Hernando High students use drones for Ag Class

Posted at 6:21 PM, Sep 15, 2015
and last updated 2015-09-15 18:21:15-04

While many people are getting in trouble with the Federal Aviation Administration for using drones the wrong way, students in Hernando County are using them to learn.  Students at Hernando High are using UAV’s (unmanned aerial vehicles) or drones for Ag class.

"It’s different, it takes a while to learn the controls, get used to it and know when to bring it down,” said Justin Walker.

With agriculture being one of the biggest industries in Florida, teacher Rick Ahrens wants to make sure his students have the best tools to prepare for the workforce. "About 80% of the jobs with UAV's are in agriculture,” said AgriScience teacher Rick Ahrens

The students learn how to work the drones by starting with SUMO UAV that stays on the ground. Once they've mastered that, they can start flying them.  

The equipment is paid for through a grant from the Department of Education, and The Gaetz Institute at Embry Riddle Aeronautical University.   

Hernando High School is one of 15 schools in Florida with this unique program.

“Coming out of high school I'll be certified to fly one of these. So I could talk to a farmer about maybe flying one for a business,” said senior Jacob Whelan.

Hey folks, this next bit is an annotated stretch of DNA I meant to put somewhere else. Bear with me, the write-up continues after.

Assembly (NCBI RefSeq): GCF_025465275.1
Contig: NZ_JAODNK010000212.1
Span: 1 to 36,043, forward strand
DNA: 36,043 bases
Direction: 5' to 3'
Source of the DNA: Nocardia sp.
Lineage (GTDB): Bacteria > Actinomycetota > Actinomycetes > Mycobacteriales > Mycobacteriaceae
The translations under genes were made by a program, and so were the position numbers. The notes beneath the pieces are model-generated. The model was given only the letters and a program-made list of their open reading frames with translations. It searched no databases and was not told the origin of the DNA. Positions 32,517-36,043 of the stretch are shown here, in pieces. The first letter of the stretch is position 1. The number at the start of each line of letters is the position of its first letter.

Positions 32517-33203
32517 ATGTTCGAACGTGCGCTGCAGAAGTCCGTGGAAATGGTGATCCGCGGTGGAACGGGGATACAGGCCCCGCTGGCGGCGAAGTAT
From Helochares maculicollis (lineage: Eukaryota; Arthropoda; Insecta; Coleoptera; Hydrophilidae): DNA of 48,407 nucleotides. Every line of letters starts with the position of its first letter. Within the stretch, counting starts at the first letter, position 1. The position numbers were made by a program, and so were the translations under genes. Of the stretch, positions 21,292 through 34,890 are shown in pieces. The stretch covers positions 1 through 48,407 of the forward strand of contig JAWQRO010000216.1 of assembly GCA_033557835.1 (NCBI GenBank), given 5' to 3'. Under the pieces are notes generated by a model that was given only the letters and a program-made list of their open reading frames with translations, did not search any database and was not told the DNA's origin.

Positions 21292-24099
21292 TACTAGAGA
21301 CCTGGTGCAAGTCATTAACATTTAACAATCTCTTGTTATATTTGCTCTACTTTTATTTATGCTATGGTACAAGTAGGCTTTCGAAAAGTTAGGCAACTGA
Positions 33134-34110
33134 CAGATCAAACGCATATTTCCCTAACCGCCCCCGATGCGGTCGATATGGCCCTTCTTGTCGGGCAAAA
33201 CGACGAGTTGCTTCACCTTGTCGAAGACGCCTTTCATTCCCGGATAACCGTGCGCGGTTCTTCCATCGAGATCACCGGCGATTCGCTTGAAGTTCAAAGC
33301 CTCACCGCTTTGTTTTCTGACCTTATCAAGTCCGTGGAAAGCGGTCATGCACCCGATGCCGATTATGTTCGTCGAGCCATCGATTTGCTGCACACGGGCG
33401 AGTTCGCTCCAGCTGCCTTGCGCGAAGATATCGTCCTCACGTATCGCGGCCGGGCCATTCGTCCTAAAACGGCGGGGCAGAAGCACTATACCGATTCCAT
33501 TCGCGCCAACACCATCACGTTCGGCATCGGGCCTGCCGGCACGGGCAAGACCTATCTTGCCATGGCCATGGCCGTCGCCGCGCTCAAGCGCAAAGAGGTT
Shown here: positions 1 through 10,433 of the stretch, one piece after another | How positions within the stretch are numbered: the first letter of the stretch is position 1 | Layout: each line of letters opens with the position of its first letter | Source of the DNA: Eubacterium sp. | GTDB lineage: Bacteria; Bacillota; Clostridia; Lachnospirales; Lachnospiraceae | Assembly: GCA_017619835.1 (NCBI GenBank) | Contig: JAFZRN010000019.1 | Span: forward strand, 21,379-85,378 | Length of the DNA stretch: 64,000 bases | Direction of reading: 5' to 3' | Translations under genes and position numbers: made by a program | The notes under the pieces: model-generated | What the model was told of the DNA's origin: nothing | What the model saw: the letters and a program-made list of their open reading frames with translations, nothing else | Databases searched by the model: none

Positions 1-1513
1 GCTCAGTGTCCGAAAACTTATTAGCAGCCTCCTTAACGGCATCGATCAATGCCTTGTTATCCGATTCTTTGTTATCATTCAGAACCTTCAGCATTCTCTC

Ahrens says many farmers in Florida are already using this cost saving technology to better treat their crops. It allows them to see problem areas including poorly irrigated spots, places with fungus, where to spray pesticide and more.  

For students, it’s a fun way to learn on the job training. The students work with the drones three to four times a week.

"This is an entrepreneur type thing for not a whole lot of money realistically. They can start a business and make some really good money doing this," said Ahrens.

"It’s just a great program and I hope we have it next year,” said Walker.

Once students graduate from this course, they will have an industry certification allowing them to use the skills in the workforce right away.